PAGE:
Takin’ Care of Business…

As a teenager, one of my favorite bands was a Canadian group that had come from the Guess Who–Bachman Turner Overdrive.

My favorite song by BTO was not Taking Care of Business. It is the iconic song that they released–just as American Woman is the Guess Who’s most iconic track. But just because everyone else likes it doesn’t make it my favorite. In fact, that is more likely to make it not my favorite.  (Plus, sorry, but both those songs were very repetitive to me–the same riff over and over and over for way too long.)

No, my favorite song was You Ain’t Seen Nothing Yet, which both lyrically and musically created some juxtapositions that worked in the end.  (Note the double negative, as well as the bad grammar, in the title and chorus. It works, because this song includes some juxtapositions of its own.)  Here is the original recording from the Not Fragile album.  (The fun story behind the album title is that Randy Bachman saw that Yes had titled their album Fragile–a great album by the way–and his thought was, hey, our music isn’t fragile at all. Thus, Not Fragile.)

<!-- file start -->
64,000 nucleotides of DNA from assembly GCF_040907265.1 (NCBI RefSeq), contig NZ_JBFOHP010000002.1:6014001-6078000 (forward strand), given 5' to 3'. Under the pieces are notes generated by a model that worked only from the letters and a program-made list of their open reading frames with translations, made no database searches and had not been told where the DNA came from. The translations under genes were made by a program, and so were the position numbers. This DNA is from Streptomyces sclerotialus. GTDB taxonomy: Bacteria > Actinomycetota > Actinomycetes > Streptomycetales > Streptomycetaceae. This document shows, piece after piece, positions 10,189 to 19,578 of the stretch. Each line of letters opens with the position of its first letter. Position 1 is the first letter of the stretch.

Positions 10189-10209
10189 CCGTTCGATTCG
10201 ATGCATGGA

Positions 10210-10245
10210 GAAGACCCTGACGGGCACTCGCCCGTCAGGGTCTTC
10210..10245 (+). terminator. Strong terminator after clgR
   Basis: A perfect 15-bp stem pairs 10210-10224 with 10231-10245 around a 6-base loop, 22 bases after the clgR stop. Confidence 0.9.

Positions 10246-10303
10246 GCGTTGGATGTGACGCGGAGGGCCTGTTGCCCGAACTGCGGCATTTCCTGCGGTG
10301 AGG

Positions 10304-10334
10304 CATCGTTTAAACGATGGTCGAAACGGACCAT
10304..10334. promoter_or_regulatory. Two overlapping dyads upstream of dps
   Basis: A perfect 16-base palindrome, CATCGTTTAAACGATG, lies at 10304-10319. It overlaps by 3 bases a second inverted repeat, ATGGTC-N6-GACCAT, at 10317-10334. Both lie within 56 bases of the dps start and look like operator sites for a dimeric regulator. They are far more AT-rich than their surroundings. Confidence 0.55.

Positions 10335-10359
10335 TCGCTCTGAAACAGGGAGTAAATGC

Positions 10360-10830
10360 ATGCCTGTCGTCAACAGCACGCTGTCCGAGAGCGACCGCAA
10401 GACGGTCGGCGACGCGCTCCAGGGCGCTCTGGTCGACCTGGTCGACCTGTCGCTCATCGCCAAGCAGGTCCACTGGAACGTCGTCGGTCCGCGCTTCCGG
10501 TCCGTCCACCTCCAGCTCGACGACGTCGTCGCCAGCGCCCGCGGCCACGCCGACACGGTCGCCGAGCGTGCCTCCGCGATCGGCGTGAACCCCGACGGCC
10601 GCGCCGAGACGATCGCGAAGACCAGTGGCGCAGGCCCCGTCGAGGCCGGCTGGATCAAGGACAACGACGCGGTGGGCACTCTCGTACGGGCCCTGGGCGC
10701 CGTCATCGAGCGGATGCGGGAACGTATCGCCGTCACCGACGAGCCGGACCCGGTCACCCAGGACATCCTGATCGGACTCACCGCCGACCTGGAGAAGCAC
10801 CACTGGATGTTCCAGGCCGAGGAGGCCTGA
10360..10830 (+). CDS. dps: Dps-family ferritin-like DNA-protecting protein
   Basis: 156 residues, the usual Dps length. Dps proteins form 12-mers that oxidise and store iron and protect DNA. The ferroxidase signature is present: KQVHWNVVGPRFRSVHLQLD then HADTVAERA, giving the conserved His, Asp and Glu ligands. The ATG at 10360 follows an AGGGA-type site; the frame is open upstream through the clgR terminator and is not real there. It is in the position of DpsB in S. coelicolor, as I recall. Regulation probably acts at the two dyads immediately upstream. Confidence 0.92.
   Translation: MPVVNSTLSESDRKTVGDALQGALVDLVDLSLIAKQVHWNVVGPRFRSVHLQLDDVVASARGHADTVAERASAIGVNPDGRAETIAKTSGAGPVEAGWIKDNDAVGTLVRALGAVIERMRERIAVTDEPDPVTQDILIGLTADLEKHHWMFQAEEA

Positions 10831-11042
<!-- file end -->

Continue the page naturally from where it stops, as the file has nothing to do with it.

According to sources on the Internet, this song was originally a bit of a joke that Randy Bachman wrote and aimed at his brother who actually had a stutter. Not very nice, I think. But he would send demo tapes of it along with other songs to his brother, making fun of his stutter. Sounds like sibling rivalry taken to an extreme, actually, if you ask me.

Then, when the band decided it was time to record it for real and put it on the album, he couldn’t sing it without the stutter. He tried, apparently, but just couldn’t do it.

It’s somewhat ironic, because critics felt the song was an homage to The Who because of the stuttering reflecting the stuttering heard in The Who’s My Generation and also a belief that the same chord structure is used in this song as in The Who’s Baba O’Riley.  While both those things are true, the old rule of correlation doesn’t necessarily mean causation applies here.

This is actually one of the songs we played in one of the little garage bands I was in when I was in high school. I pretty much sucked at playing bass but the bass line in this song is pretty easy to handle. Though I don’t really remember it to this day. I would like to say we sounded awesome; maybe that’s true for the rest of the band at the time, but not me. Though my hand refinished bass did look pretty sweet.

Here are some alternative takes on the song that are kind of cool.

So there you have it–a little musical and cultural enlightenment from the ’70’s–the era when the really good stuff came out.

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